You can charge the electric car from a standard European socket with a nominal voltage of 220 volts. Nevertheless, a dedicated electric car charging station has speed and safety advantages. Here are two of the most common ways to charge your car.
Plugging in at home is the easiest way to charge your electric car for each day fully. But with more and more public charging stations on the road – in locations ranging from remote workshops to highways – the recharging process is easier than ever.
Fully electric vehicles are compatible with two types of public charging stations. AC charging points are usually located in places like shopping malls, gyms, and parking lots. DC quick-charge points are most often located on highways and public roads.
Although some charging points are free, most require payment through several convenient methods, including mobile apps, an account, or a contactless bank card. The cost of charging in public places is usually made up of an initial connection fee, charging time (cost per hour), and/or the amount of energy used (cost per kWh).
Spending a mere five minutes at the charging station is out of the question: at least 20-30 minutes are needed for an incomplete charge, and a full charge will take several hours. This is also why owners prefer to plug their cars in at night while they sleep at home.
Of course, each case is worth considering individually and calculating based on your own car and your tariff. However, let’s look at an abstract example. So, let’s say you drive about 1,000 miles a month. If you charge your car at home using the Economy 7 tariff, your EV recharging bill at home would be £37 to £63 per month. So your annual total will be somewhere between £450 and £750.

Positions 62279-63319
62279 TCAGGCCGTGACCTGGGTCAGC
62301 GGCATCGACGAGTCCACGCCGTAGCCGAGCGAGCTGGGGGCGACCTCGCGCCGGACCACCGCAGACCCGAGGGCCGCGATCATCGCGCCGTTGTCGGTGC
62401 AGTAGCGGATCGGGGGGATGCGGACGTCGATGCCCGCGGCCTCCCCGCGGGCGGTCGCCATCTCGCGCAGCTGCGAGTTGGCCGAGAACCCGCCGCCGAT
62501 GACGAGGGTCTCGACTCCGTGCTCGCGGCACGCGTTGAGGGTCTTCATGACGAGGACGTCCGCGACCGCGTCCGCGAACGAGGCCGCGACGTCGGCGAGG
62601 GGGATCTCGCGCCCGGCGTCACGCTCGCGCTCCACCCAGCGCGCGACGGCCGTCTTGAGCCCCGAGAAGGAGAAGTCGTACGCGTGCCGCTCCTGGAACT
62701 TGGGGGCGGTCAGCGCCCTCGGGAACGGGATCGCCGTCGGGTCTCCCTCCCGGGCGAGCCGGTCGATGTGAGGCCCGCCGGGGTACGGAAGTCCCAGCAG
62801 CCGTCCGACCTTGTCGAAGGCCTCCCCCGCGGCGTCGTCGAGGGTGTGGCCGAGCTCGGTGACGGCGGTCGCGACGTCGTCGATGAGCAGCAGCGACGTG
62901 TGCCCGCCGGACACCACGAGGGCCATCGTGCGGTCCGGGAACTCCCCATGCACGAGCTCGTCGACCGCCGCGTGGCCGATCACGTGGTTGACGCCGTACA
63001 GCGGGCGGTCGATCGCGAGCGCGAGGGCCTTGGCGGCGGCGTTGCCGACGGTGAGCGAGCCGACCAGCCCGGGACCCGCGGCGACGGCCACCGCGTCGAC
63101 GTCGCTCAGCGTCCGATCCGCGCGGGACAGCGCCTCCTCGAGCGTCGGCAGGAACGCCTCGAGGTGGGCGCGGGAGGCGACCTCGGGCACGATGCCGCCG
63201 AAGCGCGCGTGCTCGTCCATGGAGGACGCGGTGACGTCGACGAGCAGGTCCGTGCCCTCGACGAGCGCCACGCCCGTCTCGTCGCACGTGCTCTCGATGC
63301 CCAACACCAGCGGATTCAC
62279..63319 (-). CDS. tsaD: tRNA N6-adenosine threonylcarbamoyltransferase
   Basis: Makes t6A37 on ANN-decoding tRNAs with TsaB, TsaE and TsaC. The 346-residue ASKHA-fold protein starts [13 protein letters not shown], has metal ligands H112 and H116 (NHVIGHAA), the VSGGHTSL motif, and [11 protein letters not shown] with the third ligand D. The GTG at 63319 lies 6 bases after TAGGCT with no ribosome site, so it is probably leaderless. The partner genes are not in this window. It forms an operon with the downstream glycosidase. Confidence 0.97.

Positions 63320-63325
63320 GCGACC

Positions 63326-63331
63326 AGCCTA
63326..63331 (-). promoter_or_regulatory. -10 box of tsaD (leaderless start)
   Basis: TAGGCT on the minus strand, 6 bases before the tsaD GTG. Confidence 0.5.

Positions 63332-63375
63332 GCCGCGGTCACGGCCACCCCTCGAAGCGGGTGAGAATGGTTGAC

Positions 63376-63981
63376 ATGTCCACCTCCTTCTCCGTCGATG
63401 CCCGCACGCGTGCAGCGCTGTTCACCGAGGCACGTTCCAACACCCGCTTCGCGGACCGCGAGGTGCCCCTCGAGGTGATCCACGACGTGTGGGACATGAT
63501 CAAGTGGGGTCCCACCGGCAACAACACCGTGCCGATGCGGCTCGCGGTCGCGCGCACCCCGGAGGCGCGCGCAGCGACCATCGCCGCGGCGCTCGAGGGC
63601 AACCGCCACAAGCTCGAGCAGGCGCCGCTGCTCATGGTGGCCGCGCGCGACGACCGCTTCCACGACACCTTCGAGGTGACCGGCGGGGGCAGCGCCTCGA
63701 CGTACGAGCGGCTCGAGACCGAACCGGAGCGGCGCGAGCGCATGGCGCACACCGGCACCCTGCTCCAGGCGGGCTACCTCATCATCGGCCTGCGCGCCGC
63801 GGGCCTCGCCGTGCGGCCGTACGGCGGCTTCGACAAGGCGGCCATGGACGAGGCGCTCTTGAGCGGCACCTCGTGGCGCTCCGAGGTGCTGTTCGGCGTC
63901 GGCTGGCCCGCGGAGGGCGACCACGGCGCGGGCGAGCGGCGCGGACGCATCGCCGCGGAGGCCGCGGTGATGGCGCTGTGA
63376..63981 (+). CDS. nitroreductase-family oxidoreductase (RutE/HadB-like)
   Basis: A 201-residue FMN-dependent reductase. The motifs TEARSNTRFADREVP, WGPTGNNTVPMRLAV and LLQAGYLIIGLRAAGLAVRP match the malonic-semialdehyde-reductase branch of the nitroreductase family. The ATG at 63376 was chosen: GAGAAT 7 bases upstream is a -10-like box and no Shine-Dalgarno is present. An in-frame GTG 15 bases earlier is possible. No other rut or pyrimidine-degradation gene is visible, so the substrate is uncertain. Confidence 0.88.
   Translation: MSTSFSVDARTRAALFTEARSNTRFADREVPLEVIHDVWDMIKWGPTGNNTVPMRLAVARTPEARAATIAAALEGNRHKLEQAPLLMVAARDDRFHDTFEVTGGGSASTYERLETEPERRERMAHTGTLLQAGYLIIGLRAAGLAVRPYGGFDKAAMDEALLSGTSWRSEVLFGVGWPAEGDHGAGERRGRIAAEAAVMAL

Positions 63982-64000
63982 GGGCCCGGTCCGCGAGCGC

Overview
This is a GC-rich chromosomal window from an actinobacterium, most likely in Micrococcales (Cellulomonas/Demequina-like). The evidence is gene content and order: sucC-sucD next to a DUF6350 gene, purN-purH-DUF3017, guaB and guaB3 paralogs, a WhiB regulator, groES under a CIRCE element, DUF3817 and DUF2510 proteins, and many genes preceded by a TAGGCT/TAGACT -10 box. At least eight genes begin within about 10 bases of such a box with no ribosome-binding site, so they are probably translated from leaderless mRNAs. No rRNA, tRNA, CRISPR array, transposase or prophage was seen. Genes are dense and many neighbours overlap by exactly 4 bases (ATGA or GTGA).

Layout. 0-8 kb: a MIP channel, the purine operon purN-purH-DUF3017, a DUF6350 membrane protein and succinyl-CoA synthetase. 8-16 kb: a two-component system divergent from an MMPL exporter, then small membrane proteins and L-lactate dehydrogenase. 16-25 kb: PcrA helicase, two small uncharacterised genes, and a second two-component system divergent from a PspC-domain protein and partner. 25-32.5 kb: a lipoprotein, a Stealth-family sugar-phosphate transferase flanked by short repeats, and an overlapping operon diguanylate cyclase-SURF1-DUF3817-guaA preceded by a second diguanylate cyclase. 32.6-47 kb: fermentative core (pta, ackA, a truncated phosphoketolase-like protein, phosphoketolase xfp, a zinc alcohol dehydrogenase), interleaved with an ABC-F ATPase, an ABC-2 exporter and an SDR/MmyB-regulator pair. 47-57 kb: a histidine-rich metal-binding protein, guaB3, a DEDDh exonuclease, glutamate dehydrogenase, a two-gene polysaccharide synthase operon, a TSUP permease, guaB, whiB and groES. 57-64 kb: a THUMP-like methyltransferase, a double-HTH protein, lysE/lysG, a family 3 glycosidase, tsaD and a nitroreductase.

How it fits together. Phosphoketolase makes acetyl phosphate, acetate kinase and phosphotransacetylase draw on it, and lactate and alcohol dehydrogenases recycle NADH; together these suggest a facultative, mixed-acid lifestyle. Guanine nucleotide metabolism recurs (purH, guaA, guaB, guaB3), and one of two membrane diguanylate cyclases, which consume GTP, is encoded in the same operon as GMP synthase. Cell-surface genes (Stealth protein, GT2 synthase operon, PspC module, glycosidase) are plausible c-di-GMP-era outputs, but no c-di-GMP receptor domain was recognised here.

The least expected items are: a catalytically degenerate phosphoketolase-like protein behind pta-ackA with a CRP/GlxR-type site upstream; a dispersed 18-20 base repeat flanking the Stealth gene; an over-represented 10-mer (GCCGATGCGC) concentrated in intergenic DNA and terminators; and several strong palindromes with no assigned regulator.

You probably don’t wait until your phone runs out of power to put it on the charger, do you? You can do the same with your car. For example, you can connect to a charging station at a gas station or supermarket. That’s top-up charging.
|Brand||Car model||Battery capacity||Total electrical range||Charging capacity||Range after charging 1 hour at a wallbox||Charging time at a wallbox¹||Charging time at a domestic socket¹²||Plug Type||Energy consumption [kWh/100km]|
|Audi||Q7 e-tron quattro||17.3 kWh||56 km||7.2 kW||35 km||2.5 h||8 h||Type 2||19 kWh|
|BMW||X5 xDrive40e||9.2 kW||31 km||3.7 kW||25 km||2.5 h||3.5 h||Type 2||15.3 kWh|
|Chevrolet||Volt||10.3 kWh||85 km||4.6 kW||20 km||2.5 h||5h||Type 2||22.4 kWh|
|Jaguar||I-PACE||90 kWh||480 km||7.2 | 50 kW||30 | 270 km||13 | 2 h||39.5 h||Type 2||21.2 kWh|
Here are some useful tips that may help you with charging your EV.
Now let us answer some of the most common questions regarding electric cars.
This title belongs to the Tesla Model 3. Three drivers crossed the U.K. in this car. In doing so, they stopped only three times to recharge for half an hour each time.
As with any battery-powered device, the car can also be overcharged. So, constantly recharging an electric car can be detrimental to it. It is better to let the capacity drop to 20% and then charge to about 80%.
This type of charger offers about 30 miles of range per hour. These chargers rely on single-phase power. For most people, this is the highest power their home power grid can support.
It is not necessary to charge the electric car every night - in fact, if it is possible to drive on one charge for two days, it is better to do so. In most cases, daily recharging is not necessary. This practice can shorten battery life.